February 15th 2013 by Andrew S Gibson
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Thanks for reading! Andrew.
This is the first in a new series where I will cast an analytical eye over some of my favourite images. The aim is to help you become a better photographer by exploring some of the principles behind the photos.
Think you can’t learn this stuff? Then you will find my post The Photographer’s Mindset interesting. None of the concepts I’m going to explain here are terribly complicated. I believe in keeping things simple. I don’t have lots of gear and I work mostly in natural light. All you need to take a photo like the one above are a good camera, a wide-angle lens, a tripod and a cable release. The equipment is simple – the vision behind it a little less so.
This photo came about because I’d already taken some nice photos of a girl underneath a waterfall and wanted to explore the theme a little more. I was living in Auckland, New Zealand at the time and anyone familiar with the city will know that there are several beautiful waterfalls in the Waitakere ranges to the west. One of them is Mokoroa Falls, the waterfall in this photo.
I found my model Hayley on the Model Mayhem website. I explained my idea and she was up for it, so we chose a good day, met up and headed for the waterfall. It’s roughly a 30 minute walk from the car park to the falls, and there was no-one else around. I had an idea of what the falls looked like as I had looked it up online but they looked even better in reality than the photos I had seen. All that remained was to set up and take the photos.
Behind the photo
These are the some of the factors behind the image:
Lens choice: I used my 17-40mm zoom lens to take the photos. On my full-frame EOS 5D Mark II this is a wide-angle zoom. The equivalent focal lengths on an APS-C camera would be around 11-25mm. While I like prime lenses I couldn’t do without this wide-angle zoom as it lets me frame images precisely in situations when I am unable to move closer to the subject. That happened here – I had to find a place to set up my tripod, and a place for Hayley to sit in the waterfall, and these were dictated by where the water was falling. Using a zoom allowed for precise framing.
Shutter speed: I used a shutter speed of 1/2 second. Long enough to blur the water for a dreamy effect, but short enough to give Hayley a reasonable chance of keeping still. I took several photos in each pose to increase the odds of getting a sharp image as it was inevitable she would move at least a little during some of the exposures.
This is a good example of using the shutter speed setting creatively. I used shutter priority mode to start with and set the shutter speed (1/2 second). At ISO 200 I needed an aperture of f9.5. Once I had established the exposure settings (by taking test photos and looking at the histogram) I switched to manual mode and locked them in. This prevented the exposure settings from being influenced by the balance of white and dark tones in the image. As long as the light levels remain unchanged, this works.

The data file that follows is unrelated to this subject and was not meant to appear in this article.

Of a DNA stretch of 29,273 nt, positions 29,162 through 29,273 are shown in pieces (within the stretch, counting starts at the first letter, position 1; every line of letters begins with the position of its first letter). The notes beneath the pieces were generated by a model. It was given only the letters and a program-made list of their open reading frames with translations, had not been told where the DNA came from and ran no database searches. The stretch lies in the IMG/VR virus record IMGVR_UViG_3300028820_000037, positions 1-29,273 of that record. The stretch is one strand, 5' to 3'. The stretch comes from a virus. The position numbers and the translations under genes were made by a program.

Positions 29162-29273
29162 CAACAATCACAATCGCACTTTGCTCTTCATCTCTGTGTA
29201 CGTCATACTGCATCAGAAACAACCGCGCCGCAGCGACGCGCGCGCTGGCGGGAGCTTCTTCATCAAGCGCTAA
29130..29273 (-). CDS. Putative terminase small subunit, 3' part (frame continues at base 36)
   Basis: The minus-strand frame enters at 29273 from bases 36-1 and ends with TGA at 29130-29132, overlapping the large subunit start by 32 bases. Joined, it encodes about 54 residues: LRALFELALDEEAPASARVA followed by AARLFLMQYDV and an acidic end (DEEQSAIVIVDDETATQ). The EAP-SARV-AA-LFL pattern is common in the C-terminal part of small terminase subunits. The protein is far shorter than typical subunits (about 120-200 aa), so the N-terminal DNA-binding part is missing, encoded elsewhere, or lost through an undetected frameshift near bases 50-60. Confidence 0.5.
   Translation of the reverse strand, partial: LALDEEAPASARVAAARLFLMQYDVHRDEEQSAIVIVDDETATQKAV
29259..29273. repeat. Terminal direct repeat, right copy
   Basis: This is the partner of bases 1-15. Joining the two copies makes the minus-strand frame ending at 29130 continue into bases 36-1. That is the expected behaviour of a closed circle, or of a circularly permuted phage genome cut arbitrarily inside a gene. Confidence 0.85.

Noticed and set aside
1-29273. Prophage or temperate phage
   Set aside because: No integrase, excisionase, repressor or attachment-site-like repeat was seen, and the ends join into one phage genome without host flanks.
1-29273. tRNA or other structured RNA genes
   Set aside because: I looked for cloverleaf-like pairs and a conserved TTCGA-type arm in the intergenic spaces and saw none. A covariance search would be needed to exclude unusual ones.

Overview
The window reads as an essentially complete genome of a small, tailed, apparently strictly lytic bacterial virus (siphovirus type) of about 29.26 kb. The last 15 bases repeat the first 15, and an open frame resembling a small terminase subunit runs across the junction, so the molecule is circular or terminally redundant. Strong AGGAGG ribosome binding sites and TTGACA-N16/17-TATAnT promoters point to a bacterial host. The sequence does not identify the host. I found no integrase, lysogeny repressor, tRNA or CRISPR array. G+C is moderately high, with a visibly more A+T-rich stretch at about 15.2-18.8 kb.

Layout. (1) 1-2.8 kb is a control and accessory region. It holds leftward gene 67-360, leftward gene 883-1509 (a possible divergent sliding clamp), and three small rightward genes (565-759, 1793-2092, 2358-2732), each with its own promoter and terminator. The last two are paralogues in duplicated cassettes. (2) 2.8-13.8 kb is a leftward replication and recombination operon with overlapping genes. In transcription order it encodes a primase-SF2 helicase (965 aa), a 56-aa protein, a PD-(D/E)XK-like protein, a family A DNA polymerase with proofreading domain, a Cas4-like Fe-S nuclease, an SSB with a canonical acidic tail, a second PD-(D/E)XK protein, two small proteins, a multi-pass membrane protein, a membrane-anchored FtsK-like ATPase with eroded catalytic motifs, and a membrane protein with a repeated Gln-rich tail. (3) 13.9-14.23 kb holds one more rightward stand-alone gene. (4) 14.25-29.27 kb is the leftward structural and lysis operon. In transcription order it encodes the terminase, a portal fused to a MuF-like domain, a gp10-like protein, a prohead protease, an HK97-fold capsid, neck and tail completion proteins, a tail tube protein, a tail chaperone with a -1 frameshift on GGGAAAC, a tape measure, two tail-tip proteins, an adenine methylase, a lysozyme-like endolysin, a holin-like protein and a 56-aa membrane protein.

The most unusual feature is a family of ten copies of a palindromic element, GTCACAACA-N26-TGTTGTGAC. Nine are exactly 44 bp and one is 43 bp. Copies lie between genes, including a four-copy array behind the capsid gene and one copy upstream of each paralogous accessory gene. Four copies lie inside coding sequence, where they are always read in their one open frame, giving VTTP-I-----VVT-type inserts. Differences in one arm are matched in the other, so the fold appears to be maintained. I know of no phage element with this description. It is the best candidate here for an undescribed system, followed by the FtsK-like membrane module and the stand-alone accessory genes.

Light: I aimed to arrive at the waterfalls in the morning when I was sure that they would be in shade with the sun behind a nearby hill. Luckily I was right. I couldn’t have taken this photo in sunny conditions. There would have been two much contrast. In flat light I could easily capture the tonal range of the entire scene.
Composition: Hayley ended up on one of the thirds. This was largely coincidence, partly determined by the fact that there was only one place she could sit. The important thing was to keep her off-centre as this encourages the eye to wander around the image and adds a sense of dynamism.
I wasn’t aware of it at the time I took the photo, but there seem to be a series of natural triangles in this image. The largest is created by the way the eye moves from Hayley to the waterfall and back again through the image:
The others are smaller triangles created by the shape of her body (you might even be able to see more triangles):
Post-processing: Fairly straightforward, I processed the image in Lightroom and used the white balance slider to impart a cool colour cast. Waterfalls often look good with a blue cast.
Here are some more images from the shoot:
If you own a Canon EOS camera and want to learn how to take photos like this, then you should take a look at my newest ebook Understanding EOS. There’s a £2 discount until the end of the month – click the link for details.